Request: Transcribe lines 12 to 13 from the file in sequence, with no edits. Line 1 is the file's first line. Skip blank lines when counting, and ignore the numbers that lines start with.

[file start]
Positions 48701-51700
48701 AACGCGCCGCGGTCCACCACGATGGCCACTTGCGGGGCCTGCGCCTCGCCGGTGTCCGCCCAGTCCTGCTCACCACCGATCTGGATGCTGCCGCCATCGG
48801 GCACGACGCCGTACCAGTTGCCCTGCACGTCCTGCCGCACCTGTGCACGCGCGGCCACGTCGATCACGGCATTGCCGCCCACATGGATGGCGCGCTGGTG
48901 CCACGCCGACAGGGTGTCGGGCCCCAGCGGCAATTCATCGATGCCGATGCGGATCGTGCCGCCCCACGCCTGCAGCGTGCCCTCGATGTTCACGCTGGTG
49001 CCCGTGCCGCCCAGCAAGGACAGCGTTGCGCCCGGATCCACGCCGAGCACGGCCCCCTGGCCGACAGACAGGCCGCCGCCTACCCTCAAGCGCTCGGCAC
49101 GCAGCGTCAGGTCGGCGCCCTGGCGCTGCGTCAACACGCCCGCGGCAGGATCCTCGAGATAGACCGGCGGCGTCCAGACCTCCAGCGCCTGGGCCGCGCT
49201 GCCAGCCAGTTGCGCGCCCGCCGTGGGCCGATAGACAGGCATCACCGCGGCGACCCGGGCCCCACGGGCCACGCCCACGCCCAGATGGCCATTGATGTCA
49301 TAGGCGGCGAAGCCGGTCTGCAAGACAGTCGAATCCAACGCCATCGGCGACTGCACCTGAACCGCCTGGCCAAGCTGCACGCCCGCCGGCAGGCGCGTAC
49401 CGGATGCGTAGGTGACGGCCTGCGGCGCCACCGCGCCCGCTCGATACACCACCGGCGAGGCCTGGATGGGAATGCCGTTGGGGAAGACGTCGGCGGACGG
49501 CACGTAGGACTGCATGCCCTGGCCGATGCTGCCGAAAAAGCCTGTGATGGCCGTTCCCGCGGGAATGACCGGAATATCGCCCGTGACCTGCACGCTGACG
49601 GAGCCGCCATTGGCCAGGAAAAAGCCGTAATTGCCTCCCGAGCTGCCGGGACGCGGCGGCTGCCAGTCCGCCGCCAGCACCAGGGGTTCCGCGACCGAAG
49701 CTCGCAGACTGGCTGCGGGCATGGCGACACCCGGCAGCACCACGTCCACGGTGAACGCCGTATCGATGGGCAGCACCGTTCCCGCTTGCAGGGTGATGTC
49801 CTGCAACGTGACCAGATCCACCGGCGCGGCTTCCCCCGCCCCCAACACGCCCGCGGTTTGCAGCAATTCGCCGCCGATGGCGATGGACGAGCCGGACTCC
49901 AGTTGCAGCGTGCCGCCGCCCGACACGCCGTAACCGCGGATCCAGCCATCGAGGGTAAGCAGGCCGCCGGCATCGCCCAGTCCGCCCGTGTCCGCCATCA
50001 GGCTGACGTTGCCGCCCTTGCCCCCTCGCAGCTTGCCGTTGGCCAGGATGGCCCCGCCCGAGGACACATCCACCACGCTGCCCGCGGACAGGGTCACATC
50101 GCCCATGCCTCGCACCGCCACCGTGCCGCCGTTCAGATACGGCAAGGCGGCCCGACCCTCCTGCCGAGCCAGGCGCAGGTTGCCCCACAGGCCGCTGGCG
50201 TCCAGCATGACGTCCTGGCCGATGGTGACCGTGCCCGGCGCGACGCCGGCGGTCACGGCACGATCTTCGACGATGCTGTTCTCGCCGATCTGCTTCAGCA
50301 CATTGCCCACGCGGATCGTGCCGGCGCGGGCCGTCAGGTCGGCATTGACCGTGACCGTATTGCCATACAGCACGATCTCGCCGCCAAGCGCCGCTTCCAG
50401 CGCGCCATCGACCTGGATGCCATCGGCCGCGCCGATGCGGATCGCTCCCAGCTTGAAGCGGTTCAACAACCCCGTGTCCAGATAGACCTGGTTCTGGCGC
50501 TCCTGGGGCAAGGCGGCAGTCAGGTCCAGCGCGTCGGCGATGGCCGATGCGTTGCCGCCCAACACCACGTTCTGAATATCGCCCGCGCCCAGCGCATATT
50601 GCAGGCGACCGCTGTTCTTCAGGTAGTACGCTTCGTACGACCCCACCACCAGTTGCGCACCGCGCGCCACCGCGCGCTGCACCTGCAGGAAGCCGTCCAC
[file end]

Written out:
49701 CTCGCAGACTGGCTGCGGGCATGGCGACACCCGGCAGCACCACGTCCACGGTGAACGCCGTATCGATGGGCAGCACCGTTCCCGCTTGCAGGGTGATGTC
49801 CTGCAACGTGACCAGATCCACCGGCGCGGCTTCCCCCGCCCCCAACACGCCCGCGGTTTGCAGCAATTCGCCGCCGATGGCGATGGACGAGCCGGACTCC